At Phase 2 we have five “rules” that are our guiding principles for running our business. These rules are by no means applicable only to a technology company. In fact, they are simply good, general lessons for any organization to follow. I hope by reading our rules, you’ll learn a little bit about our company and our philosophy.
Mark Towler, CEO
1. Everybody you meet is Brian Blake.
Phase 2 was formed in January of 1998 as a spin off from The Rock Island Group. At that time, we inherited some customers from The Rock Island Group, but it wasn’t until May of that year that we got a call from Brian Blake, who was with Little Giant Pump Company. Little Giant turned into a marquee account for Phase 2 providing us with our first large account… an on-going customer that we could reference into new business. This was an important break for our new company. Once the project got underway, we asked Brian how he had heard about Phase 2. It turns out that Brian had interviewed for a graphics arts position with The Rock Island Group back in 1996. Although Rock Island didn’t hire him, he was so impressed by how he was treated during the interviews that he kept our business cards. When it came time to find a web firm for Little Giant, the first company that came to mind was Rock Island, which of course led to him finding out about Phase 2. Had he not had that good, positive experience with Rock Island, Brian probably would never had heard about Phase 2 and we would never had worked with Little Giant.
Thus, it’s important to remember that in all things we do – business meetings, interviews, involvement in youth sports, etc. – everyone you meet could be another Brian Blake.
2. Never forget the bottle of whiskey.
In the spring of 1999, I was reviewing our financials with Dr. Rod Evans, Dean of Business at OU and a long time friend of the company. We were profitable for the first time and it was an occasion to do a little bragging to Dr. Evans about our progress. Dr. Evans acknowledged that this was a good thing but went on to warn me that where most companies get in financial trouble is by not paying attention to their expenses when they’re profitable and things are going well. He looked across the table at me and summarized his remarks: “So, before you spend any money, what you have to ask yourself is this: Do you want to spend that money or keep it and buy yourself a bottle of whiskey?”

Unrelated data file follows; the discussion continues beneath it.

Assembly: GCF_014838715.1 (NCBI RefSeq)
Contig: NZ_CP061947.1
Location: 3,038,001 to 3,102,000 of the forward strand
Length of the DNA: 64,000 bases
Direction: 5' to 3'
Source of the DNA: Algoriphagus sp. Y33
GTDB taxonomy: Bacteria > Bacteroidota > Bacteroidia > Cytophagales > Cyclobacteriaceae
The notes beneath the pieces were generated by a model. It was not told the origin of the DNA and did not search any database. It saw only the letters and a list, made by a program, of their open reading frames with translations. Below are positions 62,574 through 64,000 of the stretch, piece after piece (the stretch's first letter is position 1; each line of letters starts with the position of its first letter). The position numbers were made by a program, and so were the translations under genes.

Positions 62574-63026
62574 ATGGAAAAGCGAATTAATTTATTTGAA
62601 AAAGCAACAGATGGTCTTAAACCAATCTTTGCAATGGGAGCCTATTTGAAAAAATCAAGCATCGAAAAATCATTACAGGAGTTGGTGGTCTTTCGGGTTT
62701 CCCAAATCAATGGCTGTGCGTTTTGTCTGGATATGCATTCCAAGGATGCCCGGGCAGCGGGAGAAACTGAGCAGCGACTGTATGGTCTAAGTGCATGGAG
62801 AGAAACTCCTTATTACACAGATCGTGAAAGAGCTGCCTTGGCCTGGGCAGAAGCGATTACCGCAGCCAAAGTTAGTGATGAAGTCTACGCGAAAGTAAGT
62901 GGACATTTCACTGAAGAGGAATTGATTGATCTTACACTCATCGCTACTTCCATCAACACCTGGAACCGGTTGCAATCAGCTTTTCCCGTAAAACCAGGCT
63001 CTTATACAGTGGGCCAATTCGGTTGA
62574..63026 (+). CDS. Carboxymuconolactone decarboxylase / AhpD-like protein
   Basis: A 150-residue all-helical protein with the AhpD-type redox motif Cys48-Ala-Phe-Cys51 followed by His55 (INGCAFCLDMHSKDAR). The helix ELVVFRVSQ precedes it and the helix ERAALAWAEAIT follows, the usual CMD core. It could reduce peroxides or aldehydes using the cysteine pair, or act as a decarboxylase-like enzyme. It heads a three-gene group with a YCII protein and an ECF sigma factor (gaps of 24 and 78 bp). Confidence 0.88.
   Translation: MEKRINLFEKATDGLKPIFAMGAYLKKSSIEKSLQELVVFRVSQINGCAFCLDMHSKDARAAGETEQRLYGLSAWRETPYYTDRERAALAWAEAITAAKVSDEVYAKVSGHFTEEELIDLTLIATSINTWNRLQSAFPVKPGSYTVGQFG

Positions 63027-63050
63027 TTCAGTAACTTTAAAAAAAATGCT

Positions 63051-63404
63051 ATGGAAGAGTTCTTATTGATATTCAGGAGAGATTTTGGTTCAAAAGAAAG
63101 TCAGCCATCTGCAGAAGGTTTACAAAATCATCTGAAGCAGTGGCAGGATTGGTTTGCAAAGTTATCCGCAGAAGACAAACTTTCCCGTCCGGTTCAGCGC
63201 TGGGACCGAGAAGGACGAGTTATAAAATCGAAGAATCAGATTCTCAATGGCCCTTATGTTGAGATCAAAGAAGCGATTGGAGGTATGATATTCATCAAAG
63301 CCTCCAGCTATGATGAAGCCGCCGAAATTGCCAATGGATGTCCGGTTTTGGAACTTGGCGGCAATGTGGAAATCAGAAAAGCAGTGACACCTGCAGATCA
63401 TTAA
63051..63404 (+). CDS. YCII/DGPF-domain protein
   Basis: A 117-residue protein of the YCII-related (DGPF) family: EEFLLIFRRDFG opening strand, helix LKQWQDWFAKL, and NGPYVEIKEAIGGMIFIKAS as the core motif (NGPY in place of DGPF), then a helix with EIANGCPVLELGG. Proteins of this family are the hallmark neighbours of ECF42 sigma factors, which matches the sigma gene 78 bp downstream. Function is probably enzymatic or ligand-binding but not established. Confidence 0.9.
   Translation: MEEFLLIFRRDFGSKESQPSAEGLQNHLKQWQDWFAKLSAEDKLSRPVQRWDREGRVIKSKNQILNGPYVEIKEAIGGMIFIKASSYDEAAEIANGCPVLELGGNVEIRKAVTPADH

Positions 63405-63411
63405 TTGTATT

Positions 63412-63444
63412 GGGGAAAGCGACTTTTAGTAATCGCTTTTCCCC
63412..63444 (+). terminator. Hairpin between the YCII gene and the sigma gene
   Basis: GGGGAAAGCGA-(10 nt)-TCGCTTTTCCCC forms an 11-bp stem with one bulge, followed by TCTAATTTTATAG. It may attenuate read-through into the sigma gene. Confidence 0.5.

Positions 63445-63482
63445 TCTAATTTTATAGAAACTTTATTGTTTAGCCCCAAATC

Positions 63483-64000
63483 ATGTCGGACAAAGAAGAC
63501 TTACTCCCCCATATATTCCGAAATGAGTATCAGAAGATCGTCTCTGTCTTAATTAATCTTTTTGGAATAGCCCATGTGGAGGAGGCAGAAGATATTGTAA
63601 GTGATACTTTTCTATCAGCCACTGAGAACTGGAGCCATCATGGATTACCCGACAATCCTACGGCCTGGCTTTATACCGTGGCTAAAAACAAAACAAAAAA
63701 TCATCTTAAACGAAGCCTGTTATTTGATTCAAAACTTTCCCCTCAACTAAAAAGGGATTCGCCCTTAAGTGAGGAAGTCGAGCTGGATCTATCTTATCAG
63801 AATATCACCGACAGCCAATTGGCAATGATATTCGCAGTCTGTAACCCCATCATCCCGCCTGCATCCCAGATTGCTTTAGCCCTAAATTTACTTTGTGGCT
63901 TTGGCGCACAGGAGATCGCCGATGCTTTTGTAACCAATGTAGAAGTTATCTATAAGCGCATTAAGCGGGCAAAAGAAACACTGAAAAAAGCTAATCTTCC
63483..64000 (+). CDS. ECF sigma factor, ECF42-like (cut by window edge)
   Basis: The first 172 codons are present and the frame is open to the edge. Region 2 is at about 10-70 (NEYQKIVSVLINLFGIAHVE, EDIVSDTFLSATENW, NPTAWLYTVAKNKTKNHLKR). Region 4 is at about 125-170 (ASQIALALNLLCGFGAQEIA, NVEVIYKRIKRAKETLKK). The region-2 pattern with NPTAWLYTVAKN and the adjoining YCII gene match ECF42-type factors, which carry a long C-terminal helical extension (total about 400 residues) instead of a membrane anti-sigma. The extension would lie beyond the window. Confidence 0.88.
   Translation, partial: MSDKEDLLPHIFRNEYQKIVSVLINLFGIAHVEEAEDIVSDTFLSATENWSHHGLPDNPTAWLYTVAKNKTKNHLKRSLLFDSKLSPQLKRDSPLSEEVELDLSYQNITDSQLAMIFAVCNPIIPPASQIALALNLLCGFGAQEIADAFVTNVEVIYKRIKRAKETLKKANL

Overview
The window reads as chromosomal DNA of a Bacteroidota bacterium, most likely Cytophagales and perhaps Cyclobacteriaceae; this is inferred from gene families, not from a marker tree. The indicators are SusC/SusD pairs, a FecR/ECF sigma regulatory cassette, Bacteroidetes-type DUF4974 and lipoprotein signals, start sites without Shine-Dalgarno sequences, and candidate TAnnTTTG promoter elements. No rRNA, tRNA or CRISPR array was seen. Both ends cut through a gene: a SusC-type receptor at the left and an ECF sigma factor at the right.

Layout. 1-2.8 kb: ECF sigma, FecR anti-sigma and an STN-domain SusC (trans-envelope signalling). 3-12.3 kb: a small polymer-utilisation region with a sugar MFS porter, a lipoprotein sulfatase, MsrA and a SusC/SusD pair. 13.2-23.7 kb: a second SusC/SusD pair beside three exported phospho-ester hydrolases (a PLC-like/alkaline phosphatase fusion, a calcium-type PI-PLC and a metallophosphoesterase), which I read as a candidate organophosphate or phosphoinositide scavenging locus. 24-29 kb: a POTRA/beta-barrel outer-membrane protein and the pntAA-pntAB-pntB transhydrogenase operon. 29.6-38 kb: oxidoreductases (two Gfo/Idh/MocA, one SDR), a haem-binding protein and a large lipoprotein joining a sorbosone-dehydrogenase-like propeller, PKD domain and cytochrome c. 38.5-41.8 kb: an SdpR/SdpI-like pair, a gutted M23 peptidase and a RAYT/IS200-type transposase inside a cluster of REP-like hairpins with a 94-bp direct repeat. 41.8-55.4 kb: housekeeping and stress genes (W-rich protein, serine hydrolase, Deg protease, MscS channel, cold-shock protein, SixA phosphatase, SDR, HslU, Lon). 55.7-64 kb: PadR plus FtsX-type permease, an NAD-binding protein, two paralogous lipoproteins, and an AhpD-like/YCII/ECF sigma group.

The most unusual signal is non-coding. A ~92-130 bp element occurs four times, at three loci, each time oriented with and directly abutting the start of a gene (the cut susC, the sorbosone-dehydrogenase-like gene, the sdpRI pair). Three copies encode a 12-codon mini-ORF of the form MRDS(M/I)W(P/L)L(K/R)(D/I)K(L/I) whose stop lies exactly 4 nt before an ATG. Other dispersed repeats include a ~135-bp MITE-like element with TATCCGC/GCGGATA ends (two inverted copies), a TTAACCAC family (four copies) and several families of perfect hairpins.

Whenever we think about spending money, we should always consider that bottle of whiskey as a way of maintaining fiscal discipline.
3. Remember the Dub Grissom Rule.
I once worked with a gentleman from west Texas named Bill Grissom. Although Bill was a financial guy, he had a strong love of folk music thanks to his father, Dub. Dub taught Bill many lessons over the years including how to strum the guitar.
One of the other things Dub taught Bill was something we came to call the Dub Grissom Rule:
“It is not enough to communicate to be understood… you must communicate in such a way as to not be misunderstood.”
Too often we say things that we understand and we think that the person we’re talking to will also understand exactly what we mean. However, to communicate effectively with our employees, customers, prospects, etc., we need to communicate in a way that absolutely cannot be misunderstood.
4. Fix your leaky faucets.
Through a business organization I belong to, I met a gentleman a few years older than myself. He was in good health, running a growth-oriented company and generally getting wrapped up in all those things that go with running a business. One day, out of the blue, he had a stroke. Although not serious enough to stop him from doing the things he wanted to do, the event made him realize first hand how short life can be. In explaining this to our group, this gentleman mentioned that after the stroke, he took time to fix a leaky faucet in his bathroom that “he had always been meaning to fix.” It was something he knew he would get to eventually, but he just hadn’t done it yet. He went on to say that he was enjoying a better relationship with his wife since that event took place. I was struck by the fact that this guy was probably fixing leaky faucets in all aspects of his life.
Companies like Phase 2 can take up a tremendous amount of time and energy from the people involved. It’s important to realize though that we all need to take time to fix the leaky faucets in our lives.
5. Mystery Rule?
To find out what rule number five is, email Mark and ask him about Phase 2.